Are Pine Trees Poisonous?

Pine trees, Pinus sp., may be toxic to children, pets, and livestock, especially if ingested in large quantities. Consumption of pine is rarely fatal, with livestock having the greatest risk of severe symptoms. Pine needles and sap are the parts that should be treated with the most caution if eaten. Always consult with a veterinarian or doctor if you believe your children or animals have ingested pine needles or sap.  

Are Pine Trees Poisonous to Children?

Pine trees are generally safe for children to interact with. The sharp needles of pine trees may scratch or irritate children’s skin. The sticky, resinous sap of pine trees may also be a skin irritant for children with sensitive skin or pine allergies. Some pine trees have edible bark, sap, seeds, and needles if identified and prepared properly. The greatest risk of consumption is the choking hazard that pine needles pose, especially in babies and toddlers. Sharp needles may also damage tissues in the mouth, throat, and digestive tract if ingested. Excessive consumption of pine may cause stomach aches in children. 

Are Pine Trees Poisonous to Dogs?

Pine trees are slightly toxic to dogs when eaten in large quantities. Most of the danger lies in the thin, prickly nature of pine needles, which may irritate dogs’ mouths, throats, and stomachs. Ingestion of pine needles may lead to tears and punctures in dogs’ digestive tracts.  Pine needles may also cause stomach upset if ingested by dogs. Pine trees contain a variety of terpenes, some of which may cause abdominal pain in dogs if eaten in excess. Since pine needles can be hard for dogs to digest, more severe symptoms, such as infections, can occur. Puppies are particularly prone to ingesting pine needles while they are teething.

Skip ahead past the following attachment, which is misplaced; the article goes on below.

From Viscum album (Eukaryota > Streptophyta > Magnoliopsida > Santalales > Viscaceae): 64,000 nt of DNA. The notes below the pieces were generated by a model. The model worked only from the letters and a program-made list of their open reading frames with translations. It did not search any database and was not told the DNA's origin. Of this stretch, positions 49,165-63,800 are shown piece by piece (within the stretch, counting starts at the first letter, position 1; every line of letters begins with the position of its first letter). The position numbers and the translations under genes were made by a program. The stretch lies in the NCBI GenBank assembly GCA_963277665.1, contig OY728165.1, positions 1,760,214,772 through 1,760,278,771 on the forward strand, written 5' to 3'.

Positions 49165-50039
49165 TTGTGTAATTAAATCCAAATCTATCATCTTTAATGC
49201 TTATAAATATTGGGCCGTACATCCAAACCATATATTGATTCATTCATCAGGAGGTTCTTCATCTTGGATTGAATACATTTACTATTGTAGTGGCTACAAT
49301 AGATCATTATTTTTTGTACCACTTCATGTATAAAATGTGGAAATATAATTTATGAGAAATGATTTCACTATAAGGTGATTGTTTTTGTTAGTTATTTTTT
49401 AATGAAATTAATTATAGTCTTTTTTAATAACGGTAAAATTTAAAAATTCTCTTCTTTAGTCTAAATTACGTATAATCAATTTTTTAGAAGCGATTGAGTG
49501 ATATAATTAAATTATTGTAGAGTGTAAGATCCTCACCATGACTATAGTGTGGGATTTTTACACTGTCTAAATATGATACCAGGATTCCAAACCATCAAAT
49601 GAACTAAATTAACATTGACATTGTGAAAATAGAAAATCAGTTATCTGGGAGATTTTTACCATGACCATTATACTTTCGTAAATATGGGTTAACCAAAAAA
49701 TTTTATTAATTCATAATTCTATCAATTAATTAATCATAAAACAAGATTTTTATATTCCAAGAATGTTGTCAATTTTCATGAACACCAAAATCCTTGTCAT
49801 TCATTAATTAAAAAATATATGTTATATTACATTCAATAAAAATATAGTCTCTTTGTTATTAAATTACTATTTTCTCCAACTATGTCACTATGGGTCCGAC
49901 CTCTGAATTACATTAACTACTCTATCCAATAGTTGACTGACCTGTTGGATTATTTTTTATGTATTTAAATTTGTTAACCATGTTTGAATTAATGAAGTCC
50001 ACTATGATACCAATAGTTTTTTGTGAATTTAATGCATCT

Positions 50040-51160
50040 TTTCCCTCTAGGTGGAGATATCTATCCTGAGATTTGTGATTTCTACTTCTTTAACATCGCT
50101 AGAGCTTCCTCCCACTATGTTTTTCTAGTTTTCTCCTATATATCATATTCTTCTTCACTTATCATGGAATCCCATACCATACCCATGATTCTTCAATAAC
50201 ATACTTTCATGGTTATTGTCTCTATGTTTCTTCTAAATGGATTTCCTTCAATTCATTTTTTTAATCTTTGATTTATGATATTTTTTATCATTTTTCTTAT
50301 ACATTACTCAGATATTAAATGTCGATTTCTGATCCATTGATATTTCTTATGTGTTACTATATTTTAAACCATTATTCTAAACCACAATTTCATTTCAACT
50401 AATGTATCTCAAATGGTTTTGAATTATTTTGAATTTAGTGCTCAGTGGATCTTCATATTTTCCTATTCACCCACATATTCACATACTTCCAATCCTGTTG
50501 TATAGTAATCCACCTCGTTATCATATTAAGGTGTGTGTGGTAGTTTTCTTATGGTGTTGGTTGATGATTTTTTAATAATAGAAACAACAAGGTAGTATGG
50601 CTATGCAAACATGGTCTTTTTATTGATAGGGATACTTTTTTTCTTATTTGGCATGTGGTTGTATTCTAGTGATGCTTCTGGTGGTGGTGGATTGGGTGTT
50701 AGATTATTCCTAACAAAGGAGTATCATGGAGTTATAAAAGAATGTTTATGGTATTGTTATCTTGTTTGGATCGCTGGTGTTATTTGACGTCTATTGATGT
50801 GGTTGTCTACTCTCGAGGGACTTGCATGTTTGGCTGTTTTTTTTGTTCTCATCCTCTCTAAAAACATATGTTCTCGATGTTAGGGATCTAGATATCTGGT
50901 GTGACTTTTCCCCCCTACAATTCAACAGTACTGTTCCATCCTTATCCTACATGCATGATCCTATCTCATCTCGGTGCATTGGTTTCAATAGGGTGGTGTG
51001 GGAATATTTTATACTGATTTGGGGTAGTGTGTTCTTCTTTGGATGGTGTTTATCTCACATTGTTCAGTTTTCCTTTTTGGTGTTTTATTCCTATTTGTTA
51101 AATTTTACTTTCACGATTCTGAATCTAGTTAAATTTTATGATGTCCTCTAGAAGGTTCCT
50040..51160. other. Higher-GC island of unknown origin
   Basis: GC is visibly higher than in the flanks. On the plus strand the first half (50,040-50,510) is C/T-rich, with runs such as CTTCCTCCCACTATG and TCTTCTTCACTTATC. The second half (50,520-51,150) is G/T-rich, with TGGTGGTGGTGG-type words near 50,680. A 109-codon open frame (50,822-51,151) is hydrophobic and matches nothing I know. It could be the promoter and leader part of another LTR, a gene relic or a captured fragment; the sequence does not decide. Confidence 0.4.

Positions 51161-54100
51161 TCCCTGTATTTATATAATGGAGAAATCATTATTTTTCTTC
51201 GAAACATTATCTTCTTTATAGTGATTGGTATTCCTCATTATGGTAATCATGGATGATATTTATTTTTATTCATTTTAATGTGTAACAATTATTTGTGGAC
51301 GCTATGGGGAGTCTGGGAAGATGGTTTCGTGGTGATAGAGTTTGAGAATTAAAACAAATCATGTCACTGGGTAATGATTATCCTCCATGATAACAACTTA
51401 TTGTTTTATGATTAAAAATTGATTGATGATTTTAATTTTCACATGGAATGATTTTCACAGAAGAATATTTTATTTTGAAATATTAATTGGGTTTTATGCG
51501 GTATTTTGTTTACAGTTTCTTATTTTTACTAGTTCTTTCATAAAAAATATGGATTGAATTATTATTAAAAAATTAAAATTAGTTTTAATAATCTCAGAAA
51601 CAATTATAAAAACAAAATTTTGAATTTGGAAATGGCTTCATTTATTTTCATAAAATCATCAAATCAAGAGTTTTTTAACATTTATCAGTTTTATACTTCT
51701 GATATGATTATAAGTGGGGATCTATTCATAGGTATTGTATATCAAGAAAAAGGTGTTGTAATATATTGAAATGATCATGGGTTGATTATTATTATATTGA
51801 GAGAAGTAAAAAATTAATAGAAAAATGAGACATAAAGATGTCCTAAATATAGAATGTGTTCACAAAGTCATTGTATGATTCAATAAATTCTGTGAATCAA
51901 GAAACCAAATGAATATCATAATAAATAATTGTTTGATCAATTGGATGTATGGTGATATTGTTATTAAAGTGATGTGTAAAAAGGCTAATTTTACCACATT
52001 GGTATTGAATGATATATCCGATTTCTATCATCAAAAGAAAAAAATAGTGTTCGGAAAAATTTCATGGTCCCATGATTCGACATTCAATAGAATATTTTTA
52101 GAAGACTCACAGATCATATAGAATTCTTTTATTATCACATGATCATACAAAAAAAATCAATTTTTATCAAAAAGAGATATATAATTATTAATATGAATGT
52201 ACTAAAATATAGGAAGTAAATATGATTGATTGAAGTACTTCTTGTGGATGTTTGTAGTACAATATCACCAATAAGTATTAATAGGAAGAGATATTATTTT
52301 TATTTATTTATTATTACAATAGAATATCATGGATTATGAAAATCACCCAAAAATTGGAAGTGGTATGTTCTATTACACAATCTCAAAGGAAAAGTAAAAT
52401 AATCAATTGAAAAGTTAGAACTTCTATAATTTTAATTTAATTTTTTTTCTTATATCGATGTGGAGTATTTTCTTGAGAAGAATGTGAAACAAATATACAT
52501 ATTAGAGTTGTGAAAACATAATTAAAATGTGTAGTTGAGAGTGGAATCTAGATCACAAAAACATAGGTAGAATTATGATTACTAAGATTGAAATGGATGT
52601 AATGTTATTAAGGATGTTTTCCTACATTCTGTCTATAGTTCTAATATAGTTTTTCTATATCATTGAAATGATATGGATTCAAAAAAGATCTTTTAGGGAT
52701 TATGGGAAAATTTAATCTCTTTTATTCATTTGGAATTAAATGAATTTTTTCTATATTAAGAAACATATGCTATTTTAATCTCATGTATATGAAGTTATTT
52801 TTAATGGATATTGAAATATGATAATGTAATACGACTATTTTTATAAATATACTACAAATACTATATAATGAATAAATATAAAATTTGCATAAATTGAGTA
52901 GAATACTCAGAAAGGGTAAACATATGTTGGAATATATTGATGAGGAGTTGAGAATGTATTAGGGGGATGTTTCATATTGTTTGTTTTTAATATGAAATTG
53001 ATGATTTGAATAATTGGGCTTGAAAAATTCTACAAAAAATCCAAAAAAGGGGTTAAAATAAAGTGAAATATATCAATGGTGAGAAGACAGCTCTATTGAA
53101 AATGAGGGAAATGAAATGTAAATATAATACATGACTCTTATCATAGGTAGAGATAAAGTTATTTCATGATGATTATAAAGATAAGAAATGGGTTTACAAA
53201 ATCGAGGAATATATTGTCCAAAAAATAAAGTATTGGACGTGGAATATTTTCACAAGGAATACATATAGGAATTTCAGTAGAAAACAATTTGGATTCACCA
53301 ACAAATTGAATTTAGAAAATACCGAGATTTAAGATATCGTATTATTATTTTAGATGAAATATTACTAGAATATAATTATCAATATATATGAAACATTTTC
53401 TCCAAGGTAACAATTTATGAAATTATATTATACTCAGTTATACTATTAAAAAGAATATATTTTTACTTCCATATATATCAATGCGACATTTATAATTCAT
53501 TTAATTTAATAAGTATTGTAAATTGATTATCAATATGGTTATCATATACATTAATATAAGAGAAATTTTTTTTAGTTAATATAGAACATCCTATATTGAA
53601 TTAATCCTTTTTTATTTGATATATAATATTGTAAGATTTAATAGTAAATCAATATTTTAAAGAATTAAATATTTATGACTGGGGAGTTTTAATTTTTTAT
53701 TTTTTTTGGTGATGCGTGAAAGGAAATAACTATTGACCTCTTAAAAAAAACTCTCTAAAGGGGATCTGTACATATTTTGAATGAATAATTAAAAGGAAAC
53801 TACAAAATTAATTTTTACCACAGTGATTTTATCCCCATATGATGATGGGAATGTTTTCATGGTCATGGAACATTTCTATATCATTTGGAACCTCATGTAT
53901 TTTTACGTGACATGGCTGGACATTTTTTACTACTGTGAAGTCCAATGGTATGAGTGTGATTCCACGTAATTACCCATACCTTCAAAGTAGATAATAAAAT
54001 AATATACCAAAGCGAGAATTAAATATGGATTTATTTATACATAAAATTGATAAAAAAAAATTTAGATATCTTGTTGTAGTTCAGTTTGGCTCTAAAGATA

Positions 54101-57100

Are Pine Trees Poisonous to Cats?

Many cats and kittens will chew on plants, including pine trees. Similar to dogs, pine trees are only toxic to cats when eaten in excess. Ingestion of pine needles may lead to irritation, punctures, obstruction, and infection in cats’ mouths, throats, stomachs, and intestines. Although rare, excessive consumption of needles or sap may eventually lead to liver damage as toxins accumulate in the cat’s body. Symptoms of liver damage in cats typically present as lethargy, pale gums, weight loss, and jaundice. 

Are Pine Trees Poisonous to Other Animals?

Several species of pine trees are toxic to livestock. One particular species, Pinus ponderosa, is found to act as abortifacients (induces abortion) in cattle and sheep if ingested, due to the presence of isocupressic acid. Goats and horses may also experience symptoms of toxicity from eating pine. Even small amounts of pine can cause kidney and neurological diseases in livestock. Check for symptoms such as changes in urination and behavior, depression, weakness, seizures, and difficulty walking and standing. 


Symptoms Of Pine Tree Poisoning

Always check with your doctor or veterinarian for guidance if you suspect pine tree poisoning. 

Here are some common symptoms to look out for:

  • Excessive drooling
  • Nausea and vomiting 
  • Abdominal pain and bloating
  • Weakness 
  • Behavioral changes 
  • Dehydration and loss of appetite – may indicate intestinal obstruction 
  • Neurological problems and miscarriages (in livestock)

Preventing Pine Tree Poisoning

Always be careful when using live pine trees as indoor Christmas trees. Be sure to sweep up any needles that may fall to the ground, as they pose the greatest risk of illness and injury in children and pets. Additionally, pets and children may drink the water collected in the basin to water the tree, which may contain harmful pesticide and fertilizer residue. Place a barrier over the water basin to prevent this.

Opt for artificial Christmas trees if pine needle or water ingestion is a concern. Consider growing pet-safe plants, such as cat grass, for your pets to munch on in the case of nutrient deficiencies. Monitor your children and pets outside to be sure that they are not eating any pine needles. Remove any pine trees, saplings, and needles near your livestock. 

Pet Poison Helpline

If something were to happen to your furry friend, and you suspect that they are suffering from pine tree poisoning, there is a poison control hotline to call for 24/7 vet advice. It is called the Pet Poison Hotline, and their phone number is (855) 764-7661.


"Poisonous Pines." Porkchop's Phat Farm.

"Ponderosa pine." Colorado State University Guide to Poisonous Plants.

Lauren Youngcourt Profile Pic

 Lauren Youngcourt - Published 03-23-2023